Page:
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Wild Lupine Old Maid's Bonnets Wild Pea Sun Dial
Yellow And Orange Flowers
Dutchman's Pipe Pipevine
Pointed Blueeyed Grass Eyebright Blue Star
Magenta To Pink Flowers
Pitcherplant Sidesaddle Flower Huntsman's Cup Indian Dipper
Moonshine Cottonweed Nonesopretty
Plant Garden Stonecrop Witches' Money
Struthiola Erecta Smooth Struthiola
Erica Cerinthoides Honeywort-flower'd Heath

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Erica Cerinthoides Honeywort-flower'd Heath
Struthiola Erecta Smooth Struthiola
Michauxia Campanuloides Rough-leav'd Michauxia
Ipom&oeliga Coccinea Scarlet Ipom&oeliga
Disandra Prostrata Trailing Disandra
Buchnera Viscosa Clammy Buchnera
Lychnis Coronata Chinese Lychnis
Magenta To Pink Flowers
Yellow And Orange Flowers
White Or True Wood~sorrel Allelula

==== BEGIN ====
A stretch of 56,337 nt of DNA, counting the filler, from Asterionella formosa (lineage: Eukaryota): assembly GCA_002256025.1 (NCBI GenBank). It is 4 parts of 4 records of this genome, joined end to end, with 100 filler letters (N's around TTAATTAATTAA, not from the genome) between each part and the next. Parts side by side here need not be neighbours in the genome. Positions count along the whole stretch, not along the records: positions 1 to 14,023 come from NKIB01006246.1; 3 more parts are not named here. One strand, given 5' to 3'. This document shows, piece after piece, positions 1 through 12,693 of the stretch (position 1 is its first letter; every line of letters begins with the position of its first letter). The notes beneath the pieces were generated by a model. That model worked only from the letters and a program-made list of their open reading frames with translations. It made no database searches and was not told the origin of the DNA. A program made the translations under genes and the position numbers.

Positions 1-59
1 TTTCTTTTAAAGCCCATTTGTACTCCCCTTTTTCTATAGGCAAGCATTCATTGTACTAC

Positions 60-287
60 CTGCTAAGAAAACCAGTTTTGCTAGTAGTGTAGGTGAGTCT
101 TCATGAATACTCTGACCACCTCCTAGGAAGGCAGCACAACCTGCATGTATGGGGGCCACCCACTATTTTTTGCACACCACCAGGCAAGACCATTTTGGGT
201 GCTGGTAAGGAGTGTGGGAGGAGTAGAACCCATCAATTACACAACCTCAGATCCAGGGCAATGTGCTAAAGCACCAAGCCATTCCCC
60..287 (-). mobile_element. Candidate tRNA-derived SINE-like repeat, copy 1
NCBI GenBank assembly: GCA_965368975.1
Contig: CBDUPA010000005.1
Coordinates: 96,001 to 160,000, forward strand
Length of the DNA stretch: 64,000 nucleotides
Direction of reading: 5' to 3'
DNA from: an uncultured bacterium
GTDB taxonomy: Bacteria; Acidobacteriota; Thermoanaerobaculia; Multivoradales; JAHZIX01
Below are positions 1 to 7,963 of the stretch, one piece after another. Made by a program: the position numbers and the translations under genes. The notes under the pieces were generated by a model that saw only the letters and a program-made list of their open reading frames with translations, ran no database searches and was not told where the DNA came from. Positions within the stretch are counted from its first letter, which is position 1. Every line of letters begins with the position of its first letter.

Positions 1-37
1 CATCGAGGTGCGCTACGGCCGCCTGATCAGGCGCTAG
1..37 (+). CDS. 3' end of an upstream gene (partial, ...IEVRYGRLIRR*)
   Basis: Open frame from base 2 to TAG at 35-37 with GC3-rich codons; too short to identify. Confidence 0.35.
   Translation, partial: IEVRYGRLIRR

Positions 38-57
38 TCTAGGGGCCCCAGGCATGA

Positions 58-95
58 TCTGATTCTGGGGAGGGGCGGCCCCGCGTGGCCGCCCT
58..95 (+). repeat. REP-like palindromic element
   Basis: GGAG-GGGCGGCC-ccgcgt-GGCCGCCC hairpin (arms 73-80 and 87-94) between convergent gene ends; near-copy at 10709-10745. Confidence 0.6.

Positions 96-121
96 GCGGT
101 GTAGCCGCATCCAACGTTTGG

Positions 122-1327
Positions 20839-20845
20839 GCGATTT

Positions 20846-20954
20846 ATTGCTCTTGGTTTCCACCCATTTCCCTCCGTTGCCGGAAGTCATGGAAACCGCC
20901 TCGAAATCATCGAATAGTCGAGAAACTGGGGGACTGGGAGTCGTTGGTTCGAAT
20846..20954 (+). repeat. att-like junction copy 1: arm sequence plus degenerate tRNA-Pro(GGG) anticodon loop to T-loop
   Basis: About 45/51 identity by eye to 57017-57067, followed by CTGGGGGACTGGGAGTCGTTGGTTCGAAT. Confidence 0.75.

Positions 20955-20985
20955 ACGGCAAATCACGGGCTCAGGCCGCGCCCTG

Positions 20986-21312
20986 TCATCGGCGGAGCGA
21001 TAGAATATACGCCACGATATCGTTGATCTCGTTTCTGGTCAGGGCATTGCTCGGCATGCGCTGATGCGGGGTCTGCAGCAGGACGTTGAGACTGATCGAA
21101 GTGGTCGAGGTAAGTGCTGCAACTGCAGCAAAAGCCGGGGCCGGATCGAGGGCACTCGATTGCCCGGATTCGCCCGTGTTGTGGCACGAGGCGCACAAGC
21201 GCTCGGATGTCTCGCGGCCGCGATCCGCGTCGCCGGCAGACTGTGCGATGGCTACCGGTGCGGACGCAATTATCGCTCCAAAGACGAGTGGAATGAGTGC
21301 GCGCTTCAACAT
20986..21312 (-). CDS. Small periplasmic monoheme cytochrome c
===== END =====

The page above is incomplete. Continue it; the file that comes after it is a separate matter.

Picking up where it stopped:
(Trientalis Americana) Primrose family Flowers - White, solitary, or a few rising on slender, wiry foot-stalks above a whorl of leaves. Calyx of 5 to 9 (usually 7) narrow sepals. Corolla wheel-shaped, 1/2 in. across or less, deeply cut into (usually) 7 tapering, spreading, petal-like segments. Stem: A long horizontal rootstock, sending up smooth stem-like branches 3 to 9 in. high, usually with a scale or two below. (Trientalis = one-third of a foot, the usual height of a plant.) Leaves: 5 to 10, in a whorl at summit; thin, tapering at both ends, of unequal size, 1 1/2 to 4 in. long. Preferred Habitat - Moist shade of woods and thickets. Flowering Season - May-June. Distribution - From Virginia and Illinois far north. Is any other blossom poised quite so airily above its whorl of leaves as the delicate, frosty-white little starflower? It is none of the anemone kin, of course, in spite of one of its misleading folk names; but only the wind-flower has a similar lightness and grace. No nectar rewards the small bee and fly visitors; they get pollen only. Those coming from older blossoms to a newly opened one leave some of the vitalizing dust clinging to them on the moist and sticky stigma, which will wither to prevent self-fertilization before the flower's own curved anthers mature and shed their grains. Sometimes, when the blossoms do not run on schedule time, or the insects are not flying in stormy weather, this well laid plan may gang a-gley. An occasional lapse matters little; it is perpetual self-fertilization that Nature abhors.



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